3. It’s lonely and stressful. There is a lot of work and a lot of long hours with only you to shoulder the burden. There’s also a great deal of doubt involved. If you’re not worried that your next book won’t sell, then you’re worried that your current book will stop selling.
4. No one cares.
When I first published my memoir I was worried that people who knew me would want to ask questions about it. There was a lot of stuff in there that I never told anyone, so the thought of them hounding me was the main reason I decided to use an alias in the first place. I shifted 400 copies of that book and expected the topic to be raised not only by my family, but by strangers.
The truth is: no one gives a shit. I have since sold another 30k copies of that book and the questions never came.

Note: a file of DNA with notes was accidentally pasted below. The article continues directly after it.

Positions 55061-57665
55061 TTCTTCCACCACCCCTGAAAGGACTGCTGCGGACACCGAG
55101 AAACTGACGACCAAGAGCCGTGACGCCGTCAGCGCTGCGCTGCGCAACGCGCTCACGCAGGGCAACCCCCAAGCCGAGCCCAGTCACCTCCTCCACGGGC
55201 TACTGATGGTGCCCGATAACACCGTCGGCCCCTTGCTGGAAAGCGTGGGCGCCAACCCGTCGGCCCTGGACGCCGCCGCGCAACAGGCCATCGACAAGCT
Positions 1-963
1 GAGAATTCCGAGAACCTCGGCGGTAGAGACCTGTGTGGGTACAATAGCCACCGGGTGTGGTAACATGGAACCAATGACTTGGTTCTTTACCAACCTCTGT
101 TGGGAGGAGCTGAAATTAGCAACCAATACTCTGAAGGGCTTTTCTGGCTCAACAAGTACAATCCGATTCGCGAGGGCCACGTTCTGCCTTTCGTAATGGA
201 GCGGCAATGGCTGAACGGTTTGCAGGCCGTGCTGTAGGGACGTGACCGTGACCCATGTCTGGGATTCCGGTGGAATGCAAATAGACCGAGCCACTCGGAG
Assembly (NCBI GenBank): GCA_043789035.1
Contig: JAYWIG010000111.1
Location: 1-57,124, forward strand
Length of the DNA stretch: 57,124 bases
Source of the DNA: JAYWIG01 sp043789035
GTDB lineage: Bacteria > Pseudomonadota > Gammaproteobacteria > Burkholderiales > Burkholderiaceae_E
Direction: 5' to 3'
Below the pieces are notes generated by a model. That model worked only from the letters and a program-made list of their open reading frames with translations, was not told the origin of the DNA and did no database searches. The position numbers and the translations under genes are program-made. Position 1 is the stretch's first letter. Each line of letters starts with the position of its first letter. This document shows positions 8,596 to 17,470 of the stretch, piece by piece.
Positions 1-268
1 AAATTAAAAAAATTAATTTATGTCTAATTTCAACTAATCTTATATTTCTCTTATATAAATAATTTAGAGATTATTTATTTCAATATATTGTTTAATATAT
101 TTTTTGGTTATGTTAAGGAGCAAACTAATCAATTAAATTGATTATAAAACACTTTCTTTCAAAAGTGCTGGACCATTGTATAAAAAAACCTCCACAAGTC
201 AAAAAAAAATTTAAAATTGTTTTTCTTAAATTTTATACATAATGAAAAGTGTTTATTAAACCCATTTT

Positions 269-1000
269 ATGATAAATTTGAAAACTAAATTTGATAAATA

When I was a struggling writer, lapping up rejection slips like a melancholic dog, it seemed everyone wanted to talk about it. They all wanted to know how the writing was going, was I any nearer to getting published? Blah blah blah. I hated talking about it. Now that I’m finally published; now that I’m doing well; now that I’m finally happy with them talking about it and asking questions about it, no one mentions it.
5. It’s fun. Despite everything that I’ve just said, despite the long hours, the solitude and the endless doubt and worry, I really love what I do.
Evergreen is the peaceful, idyllic home for a bustling traveler community. It is home to Patrick Ryan, the figurehead of the community; home to Aidan McCleary, Patrick’s mentor and friend; home to scores of youngsters and generations of families. But now Evergreen is also home to a sadistic serial killer, someone who is targeting the youngsters of this once peaceful community.